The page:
The Will of God and the Gospel Offer

John Duncan

These passages from classical Reformed theologians and preachers speak of God’s desire for or delight in the salvation of those who hear the gospel offer, inasmuch as his revealed will is an expression of his goodness and kindness toward the hearers of the gospel.

John Duncan (1796-1870):
Sinners who love death are objects of compassion to a gracious God, who prefers the sinner’s conversion to the sinner’s damnation

(“Sinners shall be converted unto Thee,” a sermon on Psalm 51:13, in Pulpit and Communion Table, 1969 edition, pp. 134-135)

The conversion of sinners is a matter in which the gracious God takes the deepest interest. Sinners are not concerned about conversion ordinarily. Sinners are lost, but it does not much matter to them that they are lost. They don’t fully know it. They are not altogether ignorant of it–conscience speaks in every man more or less, but they are not fully aware of it, and they are not willing to be so. The voice of conscience is very feeble in fallen man, and the voice of depravity very loud and imperious, and it silences it. But while sinners are not objects of compassion to themselves, they are objects of compassion to God. Fools, hating wisdom–Christ, the wisdom of God–love death. Not designedly, but really they love death. They love that with which death is indissolubly connected, and so they love death. Looking at death, they don’t love it, but looking at that of which death is the wages–sin–they do love sin; and they love sin so much, that they will take it with death rather than want it. In short, they dislike death much, but sin they love so well that they will take it even with death. That is the sinner’s mind, and what is God’s mind? It is hardly credible, so He swears to it:–“As I live, saith the Lord God, I have no pleasure in the death of the wicked, but that the wicked turn from his way and live: turn ye, turn ye, for why will ye die?” Sinners are lost. Who has lost us? God has lost us. And so, though sinners are under the curse of God, they are matter of interest to Him still, considering sinners as His lost. God’s lost–not so lost as to be out of His mind and concern–He has sent His Son, and the Son of Man has come to seek and save that which was lost. O sinner! lay it to heart. Thy conversion, perhaps, concerns thee little: thy conversion concerns thy God much. You love death, that is, you love sin so well as to take it, death and all, and keep it, death and all, and you little care about returning to God from whom you have gone away. But God cares. Mark this: if you be not converted, or turned, you die; God will pay you the wages of sin–death. But He says He has no pleasure in it; that He prefers conversion to death. Lay this to heart, sinner, that thou must be converted or damned, and that God prefers thy conversion to thy damnation. You will observe that David, in this Psalm, praying for the restoration of the joy of God’s salvation, urges this as a motive, and let believers in their penitence make use of it too:–“Then will I teach transgressors Thy ways, and sinners shall be converted unto Thee.” David therefore knew that God was interested in the conversion of sinners, how otherwise would he make such a vow?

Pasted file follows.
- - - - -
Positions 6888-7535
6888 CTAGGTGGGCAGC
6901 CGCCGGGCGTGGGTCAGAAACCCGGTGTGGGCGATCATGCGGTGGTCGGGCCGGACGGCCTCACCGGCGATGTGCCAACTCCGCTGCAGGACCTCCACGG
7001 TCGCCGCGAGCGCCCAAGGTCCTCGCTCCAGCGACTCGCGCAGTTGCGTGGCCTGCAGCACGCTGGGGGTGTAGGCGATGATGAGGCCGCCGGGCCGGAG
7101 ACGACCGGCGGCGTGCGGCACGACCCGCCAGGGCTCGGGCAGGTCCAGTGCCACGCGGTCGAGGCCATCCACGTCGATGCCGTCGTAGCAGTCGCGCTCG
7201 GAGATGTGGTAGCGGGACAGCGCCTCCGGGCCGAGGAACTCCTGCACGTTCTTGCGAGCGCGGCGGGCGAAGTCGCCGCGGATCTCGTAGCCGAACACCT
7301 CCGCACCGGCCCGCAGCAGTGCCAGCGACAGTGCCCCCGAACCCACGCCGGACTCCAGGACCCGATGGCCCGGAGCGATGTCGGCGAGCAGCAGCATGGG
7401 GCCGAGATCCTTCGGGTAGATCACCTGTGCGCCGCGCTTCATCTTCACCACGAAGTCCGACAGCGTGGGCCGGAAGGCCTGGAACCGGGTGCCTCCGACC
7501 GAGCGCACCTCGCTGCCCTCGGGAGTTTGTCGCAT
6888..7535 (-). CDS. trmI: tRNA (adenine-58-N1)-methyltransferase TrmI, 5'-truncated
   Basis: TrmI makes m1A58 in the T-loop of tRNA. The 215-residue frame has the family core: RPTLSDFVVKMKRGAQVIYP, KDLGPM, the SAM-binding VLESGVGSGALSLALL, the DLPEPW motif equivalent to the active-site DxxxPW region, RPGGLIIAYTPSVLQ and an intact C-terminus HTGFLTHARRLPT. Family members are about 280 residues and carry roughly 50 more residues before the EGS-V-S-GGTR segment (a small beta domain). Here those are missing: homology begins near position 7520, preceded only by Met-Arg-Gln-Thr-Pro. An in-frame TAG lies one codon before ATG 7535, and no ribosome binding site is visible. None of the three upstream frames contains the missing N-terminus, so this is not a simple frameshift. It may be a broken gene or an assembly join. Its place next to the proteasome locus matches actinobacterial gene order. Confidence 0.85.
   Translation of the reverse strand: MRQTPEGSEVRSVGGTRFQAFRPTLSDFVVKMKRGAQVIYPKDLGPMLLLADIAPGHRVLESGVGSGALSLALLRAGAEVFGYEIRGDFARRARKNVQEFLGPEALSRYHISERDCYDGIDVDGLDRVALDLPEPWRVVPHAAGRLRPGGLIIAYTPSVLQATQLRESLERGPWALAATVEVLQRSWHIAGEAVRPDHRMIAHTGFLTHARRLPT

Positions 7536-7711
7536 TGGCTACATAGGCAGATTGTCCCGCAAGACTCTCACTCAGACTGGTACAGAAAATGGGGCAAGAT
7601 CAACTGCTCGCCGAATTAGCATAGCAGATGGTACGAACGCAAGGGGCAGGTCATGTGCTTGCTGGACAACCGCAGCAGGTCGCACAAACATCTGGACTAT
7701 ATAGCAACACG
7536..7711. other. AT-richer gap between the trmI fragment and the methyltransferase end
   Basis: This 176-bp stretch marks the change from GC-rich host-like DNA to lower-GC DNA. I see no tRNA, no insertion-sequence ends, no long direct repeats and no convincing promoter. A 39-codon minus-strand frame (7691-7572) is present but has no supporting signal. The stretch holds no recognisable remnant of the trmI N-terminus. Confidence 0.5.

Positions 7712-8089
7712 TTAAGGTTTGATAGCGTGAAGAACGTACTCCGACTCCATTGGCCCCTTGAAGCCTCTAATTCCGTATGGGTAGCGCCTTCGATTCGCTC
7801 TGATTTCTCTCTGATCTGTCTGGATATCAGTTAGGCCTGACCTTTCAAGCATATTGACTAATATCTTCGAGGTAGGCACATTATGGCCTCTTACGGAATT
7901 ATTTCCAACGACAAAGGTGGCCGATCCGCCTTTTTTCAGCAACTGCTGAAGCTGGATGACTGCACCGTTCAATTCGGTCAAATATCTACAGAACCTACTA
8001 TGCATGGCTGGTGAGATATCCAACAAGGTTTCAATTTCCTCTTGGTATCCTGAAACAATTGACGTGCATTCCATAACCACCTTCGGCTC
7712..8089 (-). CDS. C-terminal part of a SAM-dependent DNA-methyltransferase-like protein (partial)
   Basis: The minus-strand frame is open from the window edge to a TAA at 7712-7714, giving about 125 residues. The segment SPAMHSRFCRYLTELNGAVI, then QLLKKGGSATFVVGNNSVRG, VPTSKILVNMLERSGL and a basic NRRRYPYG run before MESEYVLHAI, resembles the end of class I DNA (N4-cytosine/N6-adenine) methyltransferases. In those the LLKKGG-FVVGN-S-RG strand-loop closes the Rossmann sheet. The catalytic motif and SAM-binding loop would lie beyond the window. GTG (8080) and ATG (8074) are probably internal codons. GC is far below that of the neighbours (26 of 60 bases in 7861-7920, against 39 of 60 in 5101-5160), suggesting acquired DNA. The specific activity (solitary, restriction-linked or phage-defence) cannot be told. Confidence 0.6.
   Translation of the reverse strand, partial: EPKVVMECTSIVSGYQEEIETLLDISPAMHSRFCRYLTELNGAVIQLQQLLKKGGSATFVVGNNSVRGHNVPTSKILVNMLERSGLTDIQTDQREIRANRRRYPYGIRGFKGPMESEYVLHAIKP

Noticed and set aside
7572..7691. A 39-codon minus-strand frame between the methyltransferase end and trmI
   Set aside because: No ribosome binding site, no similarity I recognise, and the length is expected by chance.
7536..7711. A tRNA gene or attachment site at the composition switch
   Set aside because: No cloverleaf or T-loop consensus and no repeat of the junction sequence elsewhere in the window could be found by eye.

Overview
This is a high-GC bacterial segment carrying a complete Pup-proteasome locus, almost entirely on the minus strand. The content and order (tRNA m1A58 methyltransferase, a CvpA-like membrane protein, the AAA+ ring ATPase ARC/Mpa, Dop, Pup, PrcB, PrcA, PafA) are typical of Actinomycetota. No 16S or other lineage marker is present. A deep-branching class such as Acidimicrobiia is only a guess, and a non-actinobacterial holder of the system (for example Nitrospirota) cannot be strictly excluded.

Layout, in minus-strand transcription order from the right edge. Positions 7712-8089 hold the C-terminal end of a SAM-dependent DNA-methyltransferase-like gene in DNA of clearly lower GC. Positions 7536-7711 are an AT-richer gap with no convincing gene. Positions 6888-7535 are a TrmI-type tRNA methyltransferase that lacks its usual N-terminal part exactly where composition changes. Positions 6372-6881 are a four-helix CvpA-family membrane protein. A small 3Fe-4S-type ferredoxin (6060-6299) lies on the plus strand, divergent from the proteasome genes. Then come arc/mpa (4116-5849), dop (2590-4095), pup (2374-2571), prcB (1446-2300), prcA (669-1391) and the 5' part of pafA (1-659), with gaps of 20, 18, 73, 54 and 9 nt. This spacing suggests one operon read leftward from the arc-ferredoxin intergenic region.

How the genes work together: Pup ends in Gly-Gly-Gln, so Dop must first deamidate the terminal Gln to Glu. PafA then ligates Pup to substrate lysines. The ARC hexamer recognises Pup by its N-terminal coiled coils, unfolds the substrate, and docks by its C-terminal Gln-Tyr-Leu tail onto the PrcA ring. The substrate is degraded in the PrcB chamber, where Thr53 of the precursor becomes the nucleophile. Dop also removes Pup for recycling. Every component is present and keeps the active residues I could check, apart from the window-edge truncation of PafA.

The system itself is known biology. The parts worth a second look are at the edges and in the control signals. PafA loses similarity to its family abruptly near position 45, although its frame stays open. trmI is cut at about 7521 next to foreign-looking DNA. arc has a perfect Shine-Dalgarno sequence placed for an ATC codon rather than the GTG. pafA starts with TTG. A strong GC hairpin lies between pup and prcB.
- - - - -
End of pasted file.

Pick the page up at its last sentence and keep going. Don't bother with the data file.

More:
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James Webster

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Samuel Davies

Thomas Beveridge

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Archibald Alexander

Thomas Chalmers

William B. Sprague

John Duncan

John Macdonald

Alexander Moody Stuart

John H. Bocock

Robert Murray M’Cheyne

John Kennedy of Dingwall

Hugh Martin

John Macleod

Kenneth MacRae

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William Young